KT: it's a long story and it goes back about twenty years. A writer in Montreal named Jeff Lewis asked me to have lunch with him and a brilliant director Francis Mankiewicz. He had an idea for a film called French Immersion, based on his sister-in-law who had just spent two weeks in a little town in northern Quebec studying French. In those days if you got a certificate in bilingualism it meant you got a raise.
At the time it went no further than a discussion and I never thought about it again until three or four years ago when I was asked to present Les Bons Debarras/Good Riddance, a film by Francis Mankiewicz. It was a very eclectic evening with a lot of smart folk. They told me that Francis' children, whom I'd never met, and their mother would be there and all of a sudden I had this flash of seventeen year earlier.
I said, “obviously I'm here tonight because of Bon Cop, Bad Cop, the first bilingual film made in Canada, but it's not the first time that anyone thought of making one.” I told them about our meeting many years ago then ended with, “Some tragic accident of history prevented me from being here tonight to talk about Bon Functionier, Bad Bureaucrat.” They all laughed and then I thought, “I should call Lewis and find out what he did about that film.”
I called him up and asked him if he remember French Immersion and whether he ever used it. He said it was just a title, so I asked him if he'd like to have lunch and we just started writing it. It took twenty years, but for seventeen we ignored it.
tV: When did it have its premier?
KT: It opened last week in Montreal, Toronto, and Ottawa and we waited for the end of VIFF to open here. It's at another film festival in Winnipeg on the 28th and then we'll see.
tV: What has the response been like?
KT: Very split. Both in English Canada and French Canada. In French Canada the critics have been very vitriolic. They think it's and unfair and antiquated portrait of Quebec, which I don't believe for one second. I've seen it with a lot of Quebec audiences and people laugh and have fun. Of course it's an exaggeration, it's a comedy.
It's not a scathing attack on anybody. We try to pick on and send up everybody. I think of it as my Big Fat French Lesson. That's really the tone I was after. That's not an attack on Greek Canadians or American families, that is a celebration of their craziness, of their love for each other, and their overpowering, emotion. Nobody said at the end of that film (My Big Fat Greek Wedding) that that was mean and they hate Greek people. Of course not. I guess if you make a movie where you don't piss anybody off it's very unsuccessful.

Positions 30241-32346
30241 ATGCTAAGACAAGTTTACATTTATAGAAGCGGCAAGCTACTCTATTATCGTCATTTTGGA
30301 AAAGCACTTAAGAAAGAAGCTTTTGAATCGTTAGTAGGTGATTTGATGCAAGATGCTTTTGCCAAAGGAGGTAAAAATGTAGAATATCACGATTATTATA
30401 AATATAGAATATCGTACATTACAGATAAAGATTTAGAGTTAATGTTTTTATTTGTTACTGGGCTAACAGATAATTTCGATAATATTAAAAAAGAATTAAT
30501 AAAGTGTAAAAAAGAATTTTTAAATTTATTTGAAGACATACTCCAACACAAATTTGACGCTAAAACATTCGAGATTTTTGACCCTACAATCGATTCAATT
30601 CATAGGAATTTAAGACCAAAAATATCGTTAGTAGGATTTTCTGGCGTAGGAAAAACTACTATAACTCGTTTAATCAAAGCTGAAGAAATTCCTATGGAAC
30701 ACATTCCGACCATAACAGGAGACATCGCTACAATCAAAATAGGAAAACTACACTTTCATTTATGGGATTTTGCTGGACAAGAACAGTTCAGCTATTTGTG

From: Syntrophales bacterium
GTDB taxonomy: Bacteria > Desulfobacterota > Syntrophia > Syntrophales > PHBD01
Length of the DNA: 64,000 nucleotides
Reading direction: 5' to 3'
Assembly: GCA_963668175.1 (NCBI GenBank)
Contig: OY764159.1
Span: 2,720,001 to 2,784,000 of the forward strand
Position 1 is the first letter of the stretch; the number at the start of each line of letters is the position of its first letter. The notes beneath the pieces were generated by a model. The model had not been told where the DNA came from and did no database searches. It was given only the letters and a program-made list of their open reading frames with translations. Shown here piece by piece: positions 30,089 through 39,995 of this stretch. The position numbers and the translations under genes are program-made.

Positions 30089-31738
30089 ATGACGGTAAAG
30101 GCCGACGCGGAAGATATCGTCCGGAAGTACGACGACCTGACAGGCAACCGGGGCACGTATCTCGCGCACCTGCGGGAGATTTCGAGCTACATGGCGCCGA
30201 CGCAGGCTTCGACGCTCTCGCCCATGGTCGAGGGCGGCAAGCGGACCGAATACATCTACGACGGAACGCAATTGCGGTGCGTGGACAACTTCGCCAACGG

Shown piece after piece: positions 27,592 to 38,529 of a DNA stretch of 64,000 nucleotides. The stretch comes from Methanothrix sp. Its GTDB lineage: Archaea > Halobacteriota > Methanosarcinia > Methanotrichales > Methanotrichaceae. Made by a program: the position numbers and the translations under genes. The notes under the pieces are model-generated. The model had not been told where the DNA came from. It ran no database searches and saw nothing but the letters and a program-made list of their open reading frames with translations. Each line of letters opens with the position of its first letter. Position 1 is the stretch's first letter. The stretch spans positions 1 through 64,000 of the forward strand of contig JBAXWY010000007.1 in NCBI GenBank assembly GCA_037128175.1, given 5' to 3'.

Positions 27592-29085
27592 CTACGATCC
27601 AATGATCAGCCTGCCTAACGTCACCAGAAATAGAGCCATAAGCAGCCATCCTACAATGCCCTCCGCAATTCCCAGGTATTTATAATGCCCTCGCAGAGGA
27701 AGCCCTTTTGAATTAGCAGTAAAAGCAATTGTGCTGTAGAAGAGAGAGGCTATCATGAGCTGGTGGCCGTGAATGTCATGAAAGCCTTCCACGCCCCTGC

tV: What were some of the biggest hurdles you had to get over making this film?
KT: I think some of the earlier versions of the script were a little more racy, a little more exaggerated, but most of all, because it's got so many people in it. There are 24 principle roles which is ridiculous, especially for a first time director to try to play that out. It's like being on the Ed Sullivan show with 24 plates balanced on long sticks. How do you keep them flying. It was tricky making a movie with that many characters without it being sketchy, and to create a narrative and some sort of clothesline on which to hang all the action.
With that many people it's also a date juggling act. Most actors have a lot of things going on at the same time, they don't just do film. The logistics of putting together that many people in one place for any one time is a bit of a nightmare. When you look at the cast that we managed to assemble it's a pretty impressive group.
tV: Anything take you by surprise?
KT: Every day was a surprise because of the generosity of the cast and their absolute enthusiasm. It's a comedy and there are exaggerations clichés, and stereotypes, but to watch what these people could do with just the physicality and their attitude towards things was amazing. They brought so much to the table.
The worst part about the shoot was that many of the takes weren't usable because there was this idiot laughing in the background, and that was me (laughs). I'd be at the monitor with the headphones on laughing at the actors and how they took the lines and gave them a dignity and a humanity that probably was not worthy of the script.
French Immersion is in theatres now. Check your local listings for times.